5 time investments you can make today, to save you time tomorrow

One of my five core principles is 'working less & focus'. The least exciting way to do this is by getting better at productivity.

One of my five core principles is ‘working less & focus’. There are a few ways you can ‘work less’ but today I want to look at the least exciting way – productivity. This post isn’t about the minutiae of managing your inbox but about a core theme that runs at the centre of the way I get more done in less time.

I want to make case for the theory of “spending time to save time” so lets first expand out that statement and outline the big idea to you here in 35 words.

Spending time on understanding specifically what you’re working on and how you work most effectively, then developing a set of systems and processes which allow you to work only on what matters is the key to working less.

(extra points if you counted the number of words)

This subject is one I hold dear, so the playbook “Taking Back Control of your time” dives a lot deeper. Download it here

Understanding exactly what you’re working on

If I had just one thing to teach on productivity it would be this. The first step to improving your productivity is actually to understand that your time has value, then assess whether it was “worth” that value or expenditure for you to do XYZ task that just took you 30 minutes.

Yes it’ll be quicker and less hassle to do that 30 min task yourself every other day, and yes that won’t “cost” you anything in monetary terms but there is an opportunity cost associated to it. Something you couldn’t do to grow your business, service a paying customer, get better and generally do something that “matters” your prosperity.

By tracking your time (as I’ll go in to later) you’ll get a really clear “to the minute” idea of where your time is spent allowing you to make more objective decisions on whether you’re really the best person for that particular job.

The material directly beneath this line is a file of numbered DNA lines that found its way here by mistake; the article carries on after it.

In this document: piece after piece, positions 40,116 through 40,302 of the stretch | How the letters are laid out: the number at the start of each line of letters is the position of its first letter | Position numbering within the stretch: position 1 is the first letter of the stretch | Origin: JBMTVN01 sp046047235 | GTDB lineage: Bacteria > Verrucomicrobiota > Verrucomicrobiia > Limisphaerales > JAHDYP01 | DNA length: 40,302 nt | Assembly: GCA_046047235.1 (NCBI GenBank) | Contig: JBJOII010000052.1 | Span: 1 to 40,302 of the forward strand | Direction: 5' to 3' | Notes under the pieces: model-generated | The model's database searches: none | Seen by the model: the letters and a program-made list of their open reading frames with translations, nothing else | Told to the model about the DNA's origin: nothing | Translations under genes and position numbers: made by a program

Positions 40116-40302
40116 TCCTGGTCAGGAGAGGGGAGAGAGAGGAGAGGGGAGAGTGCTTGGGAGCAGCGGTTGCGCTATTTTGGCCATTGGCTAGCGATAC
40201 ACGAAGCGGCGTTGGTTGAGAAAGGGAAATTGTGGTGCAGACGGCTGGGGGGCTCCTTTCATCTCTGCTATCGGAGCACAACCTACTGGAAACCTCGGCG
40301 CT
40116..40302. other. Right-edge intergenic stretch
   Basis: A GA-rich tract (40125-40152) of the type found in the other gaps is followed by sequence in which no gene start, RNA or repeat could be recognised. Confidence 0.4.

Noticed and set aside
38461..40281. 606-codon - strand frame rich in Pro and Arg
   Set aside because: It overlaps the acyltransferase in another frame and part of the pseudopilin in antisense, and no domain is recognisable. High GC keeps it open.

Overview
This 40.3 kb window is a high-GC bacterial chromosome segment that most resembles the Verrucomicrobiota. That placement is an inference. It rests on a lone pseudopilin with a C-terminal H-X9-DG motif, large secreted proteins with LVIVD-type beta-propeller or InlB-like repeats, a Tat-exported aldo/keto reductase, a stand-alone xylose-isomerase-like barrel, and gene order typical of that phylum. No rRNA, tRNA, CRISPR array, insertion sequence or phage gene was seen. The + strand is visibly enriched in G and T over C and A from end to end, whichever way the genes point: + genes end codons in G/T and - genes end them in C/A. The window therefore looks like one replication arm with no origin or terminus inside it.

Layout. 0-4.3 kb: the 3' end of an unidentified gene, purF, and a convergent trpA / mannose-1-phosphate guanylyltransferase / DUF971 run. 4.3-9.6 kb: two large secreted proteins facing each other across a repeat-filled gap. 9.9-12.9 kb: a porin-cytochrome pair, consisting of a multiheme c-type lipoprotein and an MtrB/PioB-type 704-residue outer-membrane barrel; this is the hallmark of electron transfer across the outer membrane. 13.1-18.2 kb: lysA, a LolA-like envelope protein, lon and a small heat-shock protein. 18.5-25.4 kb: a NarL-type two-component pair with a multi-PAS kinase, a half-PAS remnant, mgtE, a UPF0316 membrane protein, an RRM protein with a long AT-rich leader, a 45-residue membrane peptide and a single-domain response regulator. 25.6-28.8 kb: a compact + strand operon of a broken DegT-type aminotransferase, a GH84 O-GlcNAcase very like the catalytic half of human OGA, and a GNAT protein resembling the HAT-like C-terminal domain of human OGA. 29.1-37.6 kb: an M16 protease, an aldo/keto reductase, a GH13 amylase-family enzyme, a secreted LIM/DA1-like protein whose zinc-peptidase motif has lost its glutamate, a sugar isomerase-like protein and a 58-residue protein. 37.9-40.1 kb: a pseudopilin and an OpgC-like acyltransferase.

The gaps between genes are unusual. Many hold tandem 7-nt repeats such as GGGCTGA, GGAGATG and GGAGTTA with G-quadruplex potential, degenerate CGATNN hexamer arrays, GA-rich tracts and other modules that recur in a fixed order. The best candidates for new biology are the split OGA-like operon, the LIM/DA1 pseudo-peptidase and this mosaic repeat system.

If you can shift away 2 hours per day that doesn’t 100% require your involvement you’ve instantly clawed back 1 day per week.

Understanding how you work

We all have our quirks, for me personally I have crazy-unhelpful (to sleep anyway) energy last thing at night. My brain whirs with new ideas and fresh perspectives as soon as the “noise” of my day dissipates. Conversely, for “heavy lifting” and big bulky items which require 100% concentration I’m best between 11:00-13:00 with really loud music in my noise cancelling headphones, then I break for lunch. For some people that is a version of torture.

By understanding how you best work and by tailoring your day around those key “red zones” and natural concentration / productivity spurts you can create yourself a “map” of your day which puts your key ‘to dos’ in the boxes that’ll result on them being completed.

Developing a set of systems and processes

I dove quite deep into the power of processes in another post so I’ll spare that particular in-depth guidance. Let’s just say they’re pretty darn crucial and whether or not you’ve gotten them down in black and white everything you do is a process.

So processes are great, but defined processes alone are pretty useless. Developing processes and systems pays dividends when you begin to understand that because your time is valuable you leverage external support to help you deliver chunks of the process.

Would you swap 10 hours per week at $7 an hour for 10 hours you can bill $50 an hour for to clients?

Work only on what matters